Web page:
High school football is challenging enough, even with a fully-stocked team of jumbo-sized players.
The Eagles of Fremont have neither. The team has just 19 players, leaving many to cover both offense and defense. On top of that, the students are smaller than their opponents, with each player weighing in at less than 200 pounds.
Despite these seemingly overwhelming disadvantages, the California School for the Deaf’s Eagles just finished their season 10-2, setting a single-season record for wins.
And did I not mention? The entire Eagles team and their head coach are completely deaf.
Like all sports, football requires intense concentration and reliance on a combination of sensory cues. Try playing football if you can’t hear anything.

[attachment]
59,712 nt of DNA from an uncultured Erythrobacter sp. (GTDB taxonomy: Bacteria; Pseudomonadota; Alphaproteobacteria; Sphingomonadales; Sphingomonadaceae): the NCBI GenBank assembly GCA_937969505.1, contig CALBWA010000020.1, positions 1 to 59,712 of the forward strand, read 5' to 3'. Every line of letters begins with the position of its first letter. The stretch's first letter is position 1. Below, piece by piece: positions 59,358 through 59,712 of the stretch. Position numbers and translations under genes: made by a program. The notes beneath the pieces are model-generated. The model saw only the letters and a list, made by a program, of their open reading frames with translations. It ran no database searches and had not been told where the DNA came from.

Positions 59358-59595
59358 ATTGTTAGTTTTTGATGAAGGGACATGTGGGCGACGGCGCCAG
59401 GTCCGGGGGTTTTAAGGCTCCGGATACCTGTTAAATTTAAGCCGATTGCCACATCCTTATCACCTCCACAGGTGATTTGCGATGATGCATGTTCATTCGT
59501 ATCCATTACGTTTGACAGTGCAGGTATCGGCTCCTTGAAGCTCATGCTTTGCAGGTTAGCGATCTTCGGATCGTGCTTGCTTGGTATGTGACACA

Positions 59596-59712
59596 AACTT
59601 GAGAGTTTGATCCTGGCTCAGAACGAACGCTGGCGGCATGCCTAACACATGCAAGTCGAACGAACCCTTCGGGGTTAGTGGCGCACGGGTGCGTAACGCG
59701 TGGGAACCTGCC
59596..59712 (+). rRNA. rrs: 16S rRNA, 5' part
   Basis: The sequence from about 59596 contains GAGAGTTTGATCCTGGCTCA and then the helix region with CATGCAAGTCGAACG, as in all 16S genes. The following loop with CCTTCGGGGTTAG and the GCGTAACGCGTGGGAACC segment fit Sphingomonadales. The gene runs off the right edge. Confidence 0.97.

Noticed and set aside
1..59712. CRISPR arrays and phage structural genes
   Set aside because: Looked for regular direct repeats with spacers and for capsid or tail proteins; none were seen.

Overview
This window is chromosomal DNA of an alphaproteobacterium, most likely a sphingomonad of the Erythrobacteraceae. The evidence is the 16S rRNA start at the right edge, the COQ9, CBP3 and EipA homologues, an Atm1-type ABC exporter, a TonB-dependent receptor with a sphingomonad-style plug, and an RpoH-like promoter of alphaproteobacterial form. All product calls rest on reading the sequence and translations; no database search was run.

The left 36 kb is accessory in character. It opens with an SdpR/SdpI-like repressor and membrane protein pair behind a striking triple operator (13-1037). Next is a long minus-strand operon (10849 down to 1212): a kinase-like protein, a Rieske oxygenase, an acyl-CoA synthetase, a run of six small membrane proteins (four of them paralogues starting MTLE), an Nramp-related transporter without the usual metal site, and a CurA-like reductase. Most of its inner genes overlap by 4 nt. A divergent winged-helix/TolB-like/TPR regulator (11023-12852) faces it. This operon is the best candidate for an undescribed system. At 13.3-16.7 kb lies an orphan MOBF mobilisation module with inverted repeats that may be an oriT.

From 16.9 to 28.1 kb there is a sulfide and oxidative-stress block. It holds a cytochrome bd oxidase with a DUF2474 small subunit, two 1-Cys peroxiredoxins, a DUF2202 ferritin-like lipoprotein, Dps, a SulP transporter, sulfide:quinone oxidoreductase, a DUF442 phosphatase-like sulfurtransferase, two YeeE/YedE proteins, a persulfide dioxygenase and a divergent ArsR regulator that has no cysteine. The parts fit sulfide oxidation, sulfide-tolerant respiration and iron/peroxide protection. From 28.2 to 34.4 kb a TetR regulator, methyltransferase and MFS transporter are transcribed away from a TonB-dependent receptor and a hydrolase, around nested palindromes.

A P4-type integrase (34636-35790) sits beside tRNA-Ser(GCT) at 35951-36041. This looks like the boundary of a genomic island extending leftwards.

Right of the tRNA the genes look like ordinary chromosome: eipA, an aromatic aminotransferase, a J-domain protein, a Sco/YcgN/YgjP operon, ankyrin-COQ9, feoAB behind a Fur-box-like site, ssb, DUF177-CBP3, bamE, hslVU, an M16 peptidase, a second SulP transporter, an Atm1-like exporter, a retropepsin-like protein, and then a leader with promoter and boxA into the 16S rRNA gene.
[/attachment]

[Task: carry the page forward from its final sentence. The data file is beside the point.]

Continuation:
The Eagles play the game totally sans auditory input. And ironically, many of these adaptations may help give the team their edge. They use a combination of color-coded boards and American Sign Language to communicate plays.
In order to make up for their smaller-than-average size, the Eagles utilize a no-huddle offense to exhaust their opponents. This rapid-fire approach, along with an inability for opponents to understand calls made by coaches and team members certainly puts opposing teams on edge during play.
One opposing team’s coach described them as “one of the most disciplined teams we play.”
To cap off a plot line worthy of next summer’s “feel-good movie of the year!” title, it seems fitting that the Eagles were up for special recognition at Sports Illustrated’s Sportsman of the Year ceremony, which could include a $25,000 grant.
Quarterback Carlos Lopez told The Argus:
“Some might call us disabled, but that can be extra motivation for us. Some of us might feel hurt or angry [by that], but when it comes time to play the game, we prove them wrong and we earn their respect.”